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FOXL2 Is a Sensitive and Specific Marker for Sex Cord-Stromal Tumors of the Ovary

Al-Agha, Osama M. MD; Huwait, Hassan F. MD; Chow, Christine BMLSc; Yang, Winnie BSc; Senz, Janine BSc; Kalloger, Steve E. BSc; Huntsman, David G. MD; Young, Robert H. MD; Gilks, C. Blake MD

The American Journal of Surgical Pathology: April 2011 - Volume 35 - Issue 4 - p 484–494
doi: 10.1097/PAS.0b013e31820a406c
Original Articles
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Sex cord-stromal tumors (SCSTs) of the ovary are relatively uncommon tumors. Diagnosis of SCST rests primarily on the histomorphology of these tumors, and tumors with an atypical or unconventional appearance can pose diagnostic challenges. Previously, we had identified FOXL2 (402C→G) mutation as being characteristic of adult granulosa cell tumors (aGCTs). However, molecular screening for this mutation is not always possible and adds time and cost to the diagnostic process. In this study, we investigated the potential diagnostic use of immunostaining for FOXL2 on formalin-fixed paraffin-embedded tissue sections. Using a commercially available polyclonal antiserum against FOXL2 protein, immunoexpression of FOXL2 was tested in 501 ovarian tumor samples, including 119 SCSTs, using whole tissue sections and tissue microarrays. Staining was correlated with FOXL2 mutation status. In addition, we compared FOXL2 immunoexpression with that of α-inhibin and calretinin, the 2 traditional immunomarkers of SCST, in a subset of 89 SCSTs. FOXL2 immunostaining was present in 95 of 119 (80%) SCSTs, including >95% of aGCTs, juvenile granulosa cell tumors, fibromas, and sclerosing stromal tumors. Only 50% of Sertoli-Leydig cell tumors (N=40) expressed FOXL2. One of 11 steroid cell tumors and 3 of 3 female adnexal tumors of probable Wolffian origin showed FOXL2 immunoreactivity, whereas all other non-SCSTs tested (N=368) were negative for FOXL2 expression. Thus, the sensitivity and specificity of FOXL2 immunoreactivity for SCST are 80% and 99%, respectively. The FOXL2 (402C→G) mutation was confirmed to be both a sensitive and relatively specific indicator of aGCT. Forty-five of 119 SCSTs were mutation positive. These cases were 39 of 42 (93%) aGCTs, 3 of 40 Sertoli-Leydig cell tumors, 2 of 5 thecomas, and 1 of 4 (25%) SCSTs of unclassified type. SCSTs harboring a FOXL2 mutation consistently immunoexpressed FOXL2 (44 of 45, 98%), but FOXL2 immunostaining was also seen in many SCSTs that lacked a mutation (49 of 73, 67%). FOXL2 immunostaining showed higher sensitivity for the diagnosis of SCST, compared with α-inhibin and calretinin, and FOXL2 staining was typically more intense in positive cases compared with either α-inhibin or calretinin. In the SCSTs that were negative for FOXL2 expression, α-inhibin and/or calretinin immunostaining yielded positive results. In conclusion, FOXL2 is a relatively sensitive and highly specific marker for SCST. FOXL2 staining is present in almost all SCSTs with a FOXL2 mutation, and also in a majority of SCSTs without a mutation. FOXL2, together with α-inhibin and calretinin, forms an immunomarker panel that will result in positive staining with 1 or more markers in essentially all cases of SCST.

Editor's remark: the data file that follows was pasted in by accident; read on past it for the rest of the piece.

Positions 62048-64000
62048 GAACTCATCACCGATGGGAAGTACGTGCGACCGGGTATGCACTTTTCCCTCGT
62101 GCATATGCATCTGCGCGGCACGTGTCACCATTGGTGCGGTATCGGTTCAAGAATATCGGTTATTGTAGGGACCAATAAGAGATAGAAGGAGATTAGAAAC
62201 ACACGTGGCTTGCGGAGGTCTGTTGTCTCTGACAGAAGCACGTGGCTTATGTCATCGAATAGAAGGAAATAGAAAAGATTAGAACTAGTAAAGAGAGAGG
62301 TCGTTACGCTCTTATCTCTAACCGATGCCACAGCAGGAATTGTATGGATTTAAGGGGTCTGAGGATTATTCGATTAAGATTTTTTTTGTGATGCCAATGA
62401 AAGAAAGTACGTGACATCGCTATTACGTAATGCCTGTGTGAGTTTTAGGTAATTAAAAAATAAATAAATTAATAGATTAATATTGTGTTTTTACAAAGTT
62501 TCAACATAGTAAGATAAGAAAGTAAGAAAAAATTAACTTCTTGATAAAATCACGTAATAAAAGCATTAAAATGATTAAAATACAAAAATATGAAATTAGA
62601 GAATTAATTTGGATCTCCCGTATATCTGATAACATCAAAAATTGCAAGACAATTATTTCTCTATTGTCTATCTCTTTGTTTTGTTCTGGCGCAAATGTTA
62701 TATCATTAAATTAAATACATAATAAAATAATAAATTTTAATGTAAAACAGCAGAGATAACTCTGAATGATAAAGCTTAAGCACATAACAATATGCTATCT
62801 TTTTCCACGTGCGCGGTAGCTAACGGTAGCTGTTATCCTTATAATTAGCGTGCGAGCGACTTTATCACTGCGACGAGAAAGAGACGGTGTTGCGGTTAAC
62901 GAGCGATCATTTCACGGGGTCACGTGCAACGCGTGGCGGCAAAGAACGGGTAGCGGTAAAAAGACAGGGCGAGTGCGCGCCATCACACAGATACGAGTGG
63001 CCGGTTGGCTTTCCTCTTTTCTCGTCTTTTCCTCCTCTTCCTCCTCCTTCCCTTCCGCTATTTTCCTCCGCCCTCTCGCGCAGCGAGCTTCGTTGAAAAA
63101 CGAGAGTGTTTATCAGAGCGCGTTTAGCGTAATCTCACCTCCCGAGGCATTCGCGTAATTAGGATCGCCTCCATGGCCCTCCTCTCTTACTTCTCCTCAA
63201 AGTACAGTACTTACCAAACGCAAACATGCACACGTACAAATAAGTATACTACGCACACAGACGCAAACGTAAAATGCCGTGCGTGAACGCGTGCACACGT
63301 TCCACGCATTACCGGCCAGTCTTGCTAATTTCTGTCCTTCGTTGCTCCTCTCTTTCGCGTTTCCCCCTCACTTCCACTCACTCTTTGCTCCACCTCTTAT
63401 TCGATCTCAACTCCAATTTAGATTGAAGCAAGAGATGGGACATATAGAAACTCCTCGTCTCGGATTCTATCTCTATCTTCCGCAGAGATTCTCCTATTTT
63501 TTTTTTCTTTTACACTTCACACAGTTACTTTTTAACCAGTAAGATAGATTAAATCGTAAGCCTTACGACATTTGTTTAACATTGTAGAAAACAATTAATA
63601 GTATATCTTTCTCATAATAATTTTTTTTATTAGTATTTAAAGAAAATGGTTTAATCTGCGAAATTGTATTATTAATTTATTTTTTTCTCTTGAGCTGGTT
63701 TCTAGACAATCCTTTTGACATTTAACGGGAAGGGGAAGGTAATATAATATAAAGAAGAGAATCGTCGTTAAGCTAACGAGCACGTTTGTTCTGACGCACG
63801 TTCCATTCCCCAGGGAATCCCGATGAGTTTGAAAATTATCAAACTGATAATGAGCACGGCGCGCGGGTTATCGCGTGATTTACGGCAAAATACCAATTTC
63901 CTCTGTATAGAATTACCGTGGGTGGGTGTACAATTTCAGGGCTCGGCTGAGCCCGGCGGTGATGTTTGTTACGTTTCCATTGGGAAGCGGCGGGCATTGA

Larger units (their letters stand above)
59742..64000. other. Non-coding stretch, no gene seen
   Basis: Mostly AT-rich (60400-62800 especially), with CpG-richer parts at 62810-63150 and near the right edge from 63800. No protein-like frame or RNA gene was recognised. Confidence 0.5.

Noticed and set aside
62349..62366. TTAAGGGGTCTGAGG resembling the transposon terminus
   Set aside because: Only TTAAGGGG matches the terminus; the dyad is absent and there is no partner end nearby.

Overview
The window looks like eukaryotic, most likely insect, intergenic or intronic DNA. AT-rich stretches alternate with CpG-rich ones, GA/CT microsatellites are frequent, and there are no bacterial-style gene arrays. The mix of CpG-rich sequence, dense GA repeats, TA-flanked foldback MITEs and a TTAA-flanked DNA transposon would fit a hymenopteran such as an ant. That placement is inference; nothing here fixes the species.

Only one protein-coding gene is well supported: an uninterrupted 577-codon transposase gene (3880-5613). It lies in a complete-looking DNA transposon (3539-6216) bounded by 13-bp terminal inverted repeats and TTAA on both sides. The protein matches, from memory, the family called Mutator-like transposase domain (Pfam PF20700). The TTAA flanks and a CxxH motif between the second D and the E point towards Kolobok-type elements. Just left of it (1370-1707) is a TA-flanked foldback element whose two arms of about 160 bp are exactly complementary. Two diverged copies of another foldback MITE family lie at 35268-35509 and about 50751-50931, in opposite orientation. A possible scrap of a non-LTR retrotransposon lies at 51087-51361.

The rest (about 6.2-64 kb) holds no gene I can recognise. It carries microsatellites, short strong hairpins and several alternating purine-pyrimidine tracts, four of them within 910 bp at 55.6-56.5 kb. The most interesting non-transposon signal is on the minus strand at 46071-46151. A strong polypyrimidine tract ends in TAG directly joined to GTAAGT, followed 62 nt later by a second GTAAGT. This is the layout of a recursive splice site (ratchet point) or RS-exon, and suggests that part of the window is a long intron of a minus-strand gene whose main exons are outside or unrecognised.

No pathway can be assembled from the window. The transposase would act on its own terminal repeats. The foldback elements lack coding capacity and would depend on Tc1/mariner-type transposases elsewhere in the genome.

*Genetic Pathology Evaluation Center

Center for Translational and Applied Genomics

Department of Pathology, Vancouver General Hospital, Vancouver, British Columbia, Canada

§Department of Pathology, Massachusetts General Hospital, Harvard Medical School, Boston, MA

Supported by grants from CIHR (#200281 and 102198) and an unrestricted educational grant from sanofiaventis.

Correspondence: David G. Huntsman, MD, Centre for Translational and Applied Genomics (CTAG), British Columbia Cancer Agency, 3427-600 West 10th Avenue, Vancouver, BC V5Z 4E6, Canada (e-mail: dhuntsma@bccancer.bc.ca).

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